Intro: Drought Tolerant Front Yard - Converting Lawn to Soil
This is a process for converting your front yard to good soil with no grass, without ripping up every blade of grass or taking the top layer off your soil. It actually builds up the soil while killing the grass. It is also extremely inexpensive (water and fuel for hauling compost).
I did this because California is facing an impending drought, this may not change in the next few years, and frankly I'm tired of watering my front yard. I want only drought-tolerant plants in my front yard, and fruiting trees and bushes on a drip system.
Also, I happen to live in a city with clay soil, and this will improve it tremendously.
Step 1: Step1: Before
Right side of front yard. I had allowed the grass to grow long. I was planning to overhaul it. Your picture, of course, may look very different on Step1.
The heir apparent helped me. He's a good waterer.
Step 2: Step2: Mow Lawn Short
Get out your lawn mower and mow your lawn on the shortest possible setting for your mower. You won't be watering this lawn any more.
Step 3: Step3: Gather Materials
This overhaul does not need to happen all in the same day (unless you have lots of help or a very small yard). So far, I have worked on it 3 weekends. It can take some time and isn't urgent. Remember, you've already cut the lawn short and you aren't watering it any more.
- Bales of straw (my yard will take about 6 bales). I obtained 7 bales of straw FREE by searching Craigslist.org.
- Compost or chipped wood. My front yard will take about 5 truckloads of compost material. So far I have obtained 2 loads from the city dump, where they give away free composted materials, and one truckload of chipped wood that I chipped myself about 50 miles away. Search Craigslist to see if anyone is giving away chipped material, or call a company that does tree work, or see if your city has a compost pile. Warning: one friend used the chipped materials from a tree company, and his yard is now wonderful, but he said he dealt with weeds from the chippings for years.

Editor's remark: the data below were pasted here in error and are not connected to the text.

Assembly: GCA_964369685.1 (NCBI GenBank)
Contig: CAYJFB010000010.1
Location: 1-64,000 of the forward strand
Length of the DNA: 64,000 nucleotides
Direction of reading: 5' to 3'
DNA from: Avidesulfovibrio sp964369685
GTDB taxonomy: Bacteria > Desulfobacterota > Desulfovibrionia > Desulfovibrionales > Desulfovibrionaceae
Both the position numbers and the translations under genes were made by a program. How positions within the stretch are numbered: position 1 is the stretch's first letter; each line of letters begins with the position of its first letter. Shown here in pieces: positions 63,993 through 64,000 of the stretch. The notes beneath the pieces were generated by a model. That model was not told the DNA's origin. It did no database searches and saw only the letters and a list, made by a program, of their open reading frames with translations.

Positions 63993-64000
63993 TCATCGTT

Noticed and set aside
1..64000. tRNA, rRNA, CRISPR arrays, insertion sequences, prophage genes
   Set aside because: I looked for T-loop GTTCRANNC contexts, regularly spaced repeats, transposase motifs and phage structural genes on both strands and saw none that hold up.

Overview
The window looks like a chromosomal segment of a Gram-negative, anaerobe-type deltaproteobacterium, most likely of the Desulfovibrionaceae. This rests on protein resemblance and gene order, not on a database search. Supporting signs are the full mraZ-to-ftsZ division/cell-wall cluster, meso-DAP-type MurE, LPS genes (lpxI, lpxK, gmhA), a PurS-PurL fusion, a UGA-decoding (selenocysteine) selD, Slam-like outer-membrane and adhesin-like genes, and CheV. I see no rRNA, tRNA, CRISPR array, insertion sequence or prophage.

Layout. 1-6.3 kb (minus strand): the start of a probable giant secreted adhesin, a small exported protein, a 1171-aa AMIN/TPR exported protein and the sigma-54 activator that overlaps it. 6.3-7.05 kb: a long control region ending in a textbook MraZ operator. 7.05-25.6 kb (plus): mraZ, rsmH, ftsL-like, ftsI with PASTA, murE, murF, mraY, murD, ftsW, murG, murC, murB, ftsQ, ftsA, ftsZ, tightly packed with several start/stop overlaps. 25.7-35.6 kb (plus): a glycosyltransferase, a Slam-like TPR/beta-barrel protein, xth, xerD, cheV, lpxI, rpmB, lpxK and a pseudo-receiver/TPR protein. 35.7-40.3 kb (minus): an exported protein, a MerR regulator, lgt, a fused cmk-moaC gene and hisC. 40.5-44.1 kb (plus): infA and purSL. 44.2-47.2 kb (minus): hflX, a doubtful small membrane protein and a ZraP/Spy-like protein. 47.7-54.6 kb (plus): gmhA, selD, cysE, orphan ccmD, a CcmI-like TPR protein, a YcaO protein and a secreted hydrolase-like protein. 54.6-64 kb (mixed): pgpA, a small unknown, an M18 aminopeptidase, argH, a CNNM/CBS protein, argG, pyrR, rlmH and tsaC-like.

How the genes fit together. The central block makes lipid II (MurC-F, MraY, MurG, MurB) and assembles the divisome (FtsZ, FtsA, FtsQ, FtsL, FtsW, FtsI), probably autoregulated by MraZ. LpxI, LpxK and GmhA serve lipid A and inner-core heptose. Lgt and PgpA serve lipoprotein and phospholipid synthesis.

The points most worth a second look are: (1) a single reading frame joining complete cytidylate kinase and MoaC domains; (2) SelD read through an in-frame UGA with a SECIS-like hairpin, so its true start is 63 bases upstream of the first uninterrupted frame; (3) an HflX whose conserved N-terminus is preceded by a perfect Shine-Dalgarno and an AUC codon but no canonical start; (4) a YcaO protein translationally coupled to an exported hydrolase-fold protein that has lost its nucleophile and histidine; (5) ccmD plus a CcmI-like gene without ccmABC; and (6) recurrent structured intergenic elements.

- Cardboard - lots of it. Get cardboard that doesn't have holes. Not the kind that has been waxed. You need it to be water permeable. I am obtaining boxes from my Friends of the Library group, and a local produce market. They have TONS.
- Water from your garden hose.
- Rake for smoothing it all out.
- Shovel for the compost.
- Wheelbarrow for the compost.
- Truck for hauling.
- Good shoes for digging, gloves, hat and sunblock, and a good back.
Step 4: Break Up Boxes
Find the seam in each box and break them apart. I just used gloved hands, no knives. Strip the tape off the boxes if they have any.
Step 5: Lay Out Cardboard, and Water
Lay the cardboard down on your lawn, overlapping them as necessary to make sure all the grass is covered. It doesn't have to be beautiful, don't obsess on it. There are lots of cardboard boxes that people are throwing away every day, you can always find more. This will eventually break down and become part of your soil, after it has killed the grass.
Water it after you've covered a swath, maybe ten feet of cardboard. Do as much as your back can handle. If you have enough help, you can probably get your entire yard done in a day. If you don't have help, just take it easy.
Step 6: Lay Out Straw, and Water
Now, cut the ties from your first bale of straw and begin to lay it out, a flake at a time, on your cardboard. Fluff it up and try to create an even layer. If you have lots of straw, make thick layers - you can't go wrong. This will also break down and become part of your new soil.
When you're done with your swath, water the straw. Get it WET. You're beginning the decomposition process with the watering.
Step 7: Lay Out Compost, and Water
Now, truck your compost to your driveway, shovel it into your wheelbarrow, and roll it over to your new swath of straw. Cover it at least 1-2", raking it to make it smooth. You don't want straw peeking through, but it's not a science. Then walk all over it and see if it's too thin in some places. Add more compost to low spots as necessary. Water it with your hose and get it WET.
Step 8: After
This is my yard today - I've done this 3 different days, and have 3 distinct swaths you can see in the photos (two are compost and one is chipped wood). My front yard will take about 3 more days of work. It will take at least 6 months for this to become what feels like a "normal" soil, and it should be wonderful. In the meantime, I can add little mounds of my own soil mix and plant small things, or dig/cut through the mixture to plant something like a tree.